The Final Set and the End
Only one set was produced in this final range which included two Cars and Controllers, a figure-of-eight Track, Fencing and Fence Posts, two unpainted 1/52 scale Figures from their range and the obligatory Bottle of Oil. The Controllers in the set were the original AC type, featuring just the on/off button, and the cars were produced more economically this time with Pale Grey injection moulded Exhausts. They only had number roundel transfers applied with no Silver painting for the highlighted details as of the previous cars. These cars even had oversize Collectors, which were pieces of braid the same size as those used on 1/32 cars, replacing the normal custom-made brushes. This was obviously a conscious decision and meant that the braids swept over both sets of the track pick-up strips so that multi-car running in each lane had to be forsaken and obviously also lane changing. Apart from the set a list of additional Cars, Track and Accessories that were available was printed stating that all of these items were now only available direct from the manufacturer.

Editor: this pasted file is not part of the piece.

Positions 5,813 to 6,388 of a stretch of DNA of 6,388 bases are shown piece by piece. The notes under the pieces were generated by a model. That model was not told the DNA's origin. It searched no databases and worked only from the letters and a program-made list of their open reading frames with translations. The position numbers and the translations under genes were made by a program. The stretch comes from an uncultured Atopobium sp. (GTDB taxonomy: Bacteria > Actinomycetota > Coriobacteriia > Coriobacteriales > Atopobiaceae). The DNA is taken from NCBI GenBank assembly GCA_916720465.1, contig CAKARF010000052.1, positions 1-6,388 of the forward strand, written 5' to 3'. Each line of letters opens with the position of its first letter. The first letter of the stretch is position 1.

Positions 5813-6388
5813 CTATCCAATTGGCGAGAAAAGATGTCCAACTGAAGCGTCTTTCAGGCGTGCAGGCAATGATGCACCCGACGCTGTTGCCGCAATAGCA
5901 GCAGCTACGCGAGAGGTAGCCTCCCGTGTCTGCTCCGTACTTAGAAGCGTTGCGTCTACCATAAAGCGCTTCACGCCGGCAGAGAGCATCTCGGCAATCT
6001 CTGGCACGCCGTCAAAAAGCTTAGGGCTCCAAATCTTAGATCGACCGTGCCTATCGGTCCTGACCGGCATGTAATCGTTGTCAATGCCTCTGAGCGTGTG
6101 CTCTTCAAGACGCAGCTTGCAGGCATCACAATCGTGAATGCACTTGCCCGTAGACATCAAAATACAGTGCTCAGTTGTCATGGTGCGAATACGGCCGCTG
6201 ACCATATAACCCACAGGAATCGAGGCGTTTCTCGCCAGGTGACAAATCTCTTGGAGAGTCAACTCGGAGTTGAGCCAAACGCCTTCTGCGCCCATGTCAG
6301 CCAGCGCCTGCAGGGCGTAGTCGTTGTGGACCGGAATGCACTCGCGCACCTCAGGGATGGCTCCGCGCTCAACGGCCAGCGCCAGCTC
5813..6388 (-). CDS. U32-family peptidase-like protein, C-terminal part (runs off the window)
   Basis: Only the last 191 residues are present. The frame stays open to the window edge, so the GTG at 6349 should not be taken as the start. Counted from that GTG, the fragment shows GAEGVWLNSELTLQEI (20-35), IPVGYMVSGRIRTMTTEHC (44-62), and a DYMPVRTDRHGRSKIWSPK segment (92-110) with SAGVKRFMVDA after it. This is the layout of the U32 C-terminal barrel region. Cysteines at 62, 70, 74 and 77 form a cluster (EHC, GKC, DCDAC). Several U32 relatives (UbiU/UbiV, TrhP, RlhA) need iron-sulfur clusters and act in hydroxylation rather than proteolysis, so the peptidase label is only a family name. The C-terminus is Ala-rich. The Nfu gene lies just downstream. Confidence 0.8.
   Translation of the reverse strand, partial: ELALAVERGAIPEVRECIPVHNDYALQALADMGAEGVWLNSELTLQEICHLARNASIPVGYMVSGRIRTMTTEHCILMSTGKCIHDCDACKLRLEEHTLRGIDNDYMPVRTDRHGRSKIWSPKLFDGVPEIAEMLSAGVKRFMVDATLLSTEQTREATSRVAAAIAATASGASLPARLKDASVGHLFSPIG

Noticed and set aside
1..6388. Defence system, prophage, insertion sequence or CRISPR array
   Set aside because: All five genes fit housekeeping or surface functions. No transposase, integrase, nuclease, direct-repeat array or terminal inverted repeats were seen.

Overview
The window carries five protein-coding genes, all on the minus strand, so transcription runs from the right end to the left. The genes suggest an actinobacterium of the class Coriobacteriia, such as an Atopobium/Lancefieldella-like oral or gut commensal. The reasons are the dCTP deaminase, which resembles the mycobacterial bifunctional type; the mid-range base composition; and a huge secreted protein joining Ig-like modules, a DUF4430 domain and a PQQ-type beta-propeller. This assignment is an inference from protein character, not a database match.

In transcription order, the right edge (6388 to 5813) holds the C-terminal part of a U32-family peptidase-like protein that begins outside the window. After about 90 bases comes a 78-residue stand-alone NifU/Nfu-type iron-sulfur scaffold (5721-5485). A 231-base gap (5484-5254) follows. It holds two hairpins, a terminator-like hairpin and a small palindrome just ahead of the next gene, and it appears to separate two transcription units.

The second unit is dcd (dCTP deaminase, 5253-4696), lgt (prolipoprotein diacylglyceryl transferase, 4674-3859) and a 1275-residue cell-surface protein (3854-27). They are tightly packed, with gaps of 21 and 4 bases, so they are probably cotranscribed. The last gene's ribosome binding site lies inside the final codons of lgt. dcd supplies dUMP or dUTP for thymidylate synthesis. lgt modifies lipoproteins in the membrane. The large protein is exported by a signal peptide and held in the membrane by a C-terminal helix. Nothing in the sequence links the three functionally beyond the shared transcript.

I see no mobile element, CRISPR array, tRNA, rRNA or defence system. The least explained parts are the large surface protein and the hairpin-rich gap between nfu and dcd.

This final attempt was the last death-throw of a company that had less than ten years earlier established itself at the forefront as a serious and possibly the most ingenious slot car manufacturer. Over the years, especially during their early period, the company took it’s initial innovative product, continually invested in developing it further and adding to the range of Accessories but unfortunately this all ultimately ceased just after the mid 60’s leaving a wonderful legacy. However the company did not end there but Wrenn significantly expanded their production of items in the model railway field to include locomotives and rolling stock, going on to have many more successful years of existence.